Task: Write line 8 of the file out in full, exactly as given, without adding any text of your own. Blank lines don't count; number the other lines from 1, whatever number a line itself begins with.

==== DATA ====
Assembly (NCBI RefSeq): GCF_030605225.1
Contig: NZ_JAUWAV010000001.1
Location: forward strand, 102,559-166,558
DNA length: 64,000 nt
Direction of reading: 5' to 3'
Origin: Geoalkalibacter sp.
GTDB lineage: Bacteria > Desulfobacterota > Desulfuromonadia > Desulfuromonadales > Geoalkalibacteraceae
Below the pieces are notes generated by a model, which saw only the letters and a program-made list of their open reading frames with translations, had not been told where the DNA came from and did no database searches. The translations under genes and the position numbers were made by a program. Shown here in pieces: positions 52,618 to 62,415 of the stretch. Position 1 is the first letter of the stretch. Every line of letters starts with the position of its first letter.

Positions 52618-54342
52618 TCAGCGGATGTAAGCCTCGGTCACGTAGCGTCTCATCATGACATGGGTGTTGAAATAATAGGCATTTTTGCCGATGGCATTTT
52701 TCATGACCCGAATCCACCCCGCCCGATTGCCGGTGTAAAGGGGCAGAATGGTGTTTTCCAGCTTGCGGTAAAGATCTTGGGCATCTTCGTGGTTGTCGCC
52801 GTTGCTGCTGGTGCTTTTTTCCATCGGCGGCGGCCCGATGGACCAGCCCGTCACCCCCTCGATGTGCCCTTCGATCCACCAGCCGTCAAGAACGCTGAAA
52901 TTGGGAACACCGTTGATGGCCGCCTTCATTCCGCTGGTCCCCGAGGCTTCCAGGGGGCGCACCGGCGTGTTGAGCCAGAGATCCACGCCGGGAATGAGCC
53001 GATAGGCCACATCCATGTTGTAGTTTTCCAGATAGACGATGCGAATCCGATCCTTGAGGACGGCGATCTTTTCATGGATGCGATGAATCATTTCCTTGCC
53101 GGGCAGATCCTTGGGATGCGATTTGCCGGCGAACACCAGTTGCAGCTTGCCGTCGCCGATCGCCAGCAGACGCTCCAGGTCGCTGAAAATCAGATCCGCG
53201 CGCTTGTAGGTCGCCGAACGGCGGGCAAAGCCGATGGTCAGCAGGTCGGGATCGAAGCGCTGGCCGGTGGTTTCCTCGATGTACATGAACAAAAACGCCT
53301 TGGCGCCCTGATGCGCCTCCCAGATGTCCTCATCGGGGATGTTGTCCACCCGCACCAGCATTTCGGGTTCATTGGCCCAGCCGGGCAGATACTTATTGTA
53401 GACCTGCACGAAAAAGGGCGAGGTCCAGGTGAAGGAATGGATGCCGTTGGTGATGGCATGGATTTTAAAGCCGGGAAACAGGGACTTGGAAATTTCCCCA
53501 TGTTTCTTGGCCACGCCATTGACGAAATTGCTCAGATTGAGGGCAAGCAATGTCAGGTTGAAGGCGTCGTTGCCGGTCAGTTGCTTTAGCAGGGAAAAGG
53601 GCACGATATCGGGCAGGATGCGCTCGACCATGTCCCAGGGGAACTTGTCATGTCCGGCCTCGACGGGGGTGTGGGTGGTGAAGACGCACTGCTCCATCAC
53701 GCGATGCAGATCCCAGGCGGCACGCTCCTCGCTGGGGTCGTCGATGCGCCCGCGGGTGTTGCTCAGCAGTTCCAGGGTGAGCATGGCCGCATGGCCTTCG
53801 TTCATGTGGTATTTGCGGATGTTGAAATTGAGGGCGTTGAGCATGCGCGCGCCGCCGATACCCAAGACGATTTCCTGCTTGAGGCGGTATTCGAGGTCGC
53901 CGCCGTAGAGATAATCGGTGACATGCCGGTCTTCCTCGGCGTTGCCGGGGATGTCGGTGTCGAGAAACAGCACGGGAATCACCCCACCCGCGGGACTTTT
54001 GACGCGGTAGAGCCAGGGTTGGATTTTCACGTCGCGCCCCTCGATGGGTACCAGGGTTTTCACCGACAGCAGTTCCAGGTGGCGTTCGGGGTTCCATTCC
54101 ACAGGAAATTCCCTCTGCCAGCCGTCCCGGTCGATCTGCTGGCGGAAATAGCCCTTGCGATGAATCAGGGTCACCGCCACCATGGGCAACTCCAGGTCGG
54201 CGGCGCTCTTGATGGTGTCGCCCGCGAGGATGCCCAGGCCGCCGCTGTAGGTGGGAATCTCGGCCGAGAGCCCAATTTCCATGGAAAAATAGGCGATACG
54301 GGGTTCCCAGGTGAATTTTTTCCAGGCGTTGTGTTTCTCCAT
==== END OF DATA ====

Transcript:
Below the pieces are notes generated by a model, which saw only the letters and a program-made list of their open reading frames with translations, had not been told where the DNA came from and did no database searches. The translations under genes and the position numbers were made by a program. Shown here in pieces: positions 52,618 to 62,415 of the stretch. Position 1 is the first letter of the stretch. Every line of letters starts with the position of its first letter.